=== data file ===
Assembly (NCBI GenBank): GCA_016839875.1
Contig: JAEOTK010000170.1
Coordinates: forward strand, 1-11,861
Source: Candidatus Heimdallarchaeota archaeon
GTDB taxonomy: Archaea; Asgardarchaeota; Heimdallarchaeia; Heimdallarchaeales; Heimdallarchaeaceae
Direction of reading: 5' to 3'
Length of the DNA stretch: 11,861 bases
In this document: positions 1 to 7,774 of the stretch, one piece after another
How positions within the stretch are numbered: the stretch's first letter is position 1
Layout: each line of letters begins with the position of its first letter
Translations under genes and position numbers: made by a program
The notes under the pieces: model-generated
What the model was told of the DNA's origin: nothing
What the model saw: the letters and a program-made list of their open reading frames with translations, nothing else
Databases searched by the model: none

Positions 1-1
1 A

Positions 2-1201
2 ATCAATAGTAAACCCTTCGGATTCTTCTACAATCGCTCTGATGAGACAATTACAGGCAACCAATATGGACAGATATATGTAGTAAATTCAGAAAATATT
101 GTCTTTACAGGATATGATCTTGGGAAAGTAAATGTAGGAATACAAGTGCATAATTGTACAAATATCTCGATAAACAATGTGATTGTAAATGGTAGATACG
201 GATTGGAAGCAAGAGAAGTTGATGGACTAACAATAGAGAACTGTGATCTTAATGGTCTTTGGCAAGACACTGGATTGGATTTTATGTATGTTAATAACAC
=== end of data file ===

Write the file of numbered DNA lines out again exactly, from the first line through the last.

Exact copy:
Assembly (NCBI GenBank): GCA_016839875.1
Contig: JAEOTK010000170.1
Coordinates: forward strand, 1-11,861
Source: Candidatus Heimdallarchaeota archaeon
GTDB taxonomy: Archaea; Asgardarchaeota; Heimdallarchaeia; Heimdallarchaeales; Heimdallarchaeaceae
Direction of reading: 5' to 3'
Length of the DNA stretch: 11,861 bases
In this document: positions 1 to 7,774 of the stretch, one piece after another
How positions within the stretch are numbered: the stretch's first letter is position 1
Layout: each line of letters begins with the position of its first letter
Translations under genes and position numbers: made by a program
The notes under the pieces: model-generated
What the model was told of the DNA's origin: nothing
What the model saw: the letters and a program-made list of their open reading frames with translations, nothing else
Databases searched by the model: none

Positions 1-1
1 A

Positions 2-1201
2 ATCAATAGTAAACCCTTCGGATTCTTCTACAATCGCTCTGATGAGACAATTACAGGCAACCAATATGGACAGATATATGTAGTAAATTCAGAAAATATT
101 GTCTTTACAGGATATGATCTTGGGAAAGTAAATGTAGGAATACAAGTGCATAATTGTACAAATATCTCGATAAACAATGTGATTGTAAATGGTAGATACG
201 GATTGGAAGCAAGAGAAGTTGATGGACTAACAATAGAGAACTGTGATCTTAATGGTCTTTGGCAAGACACTGGATTGGATTTTATGTATGTTAATAACAC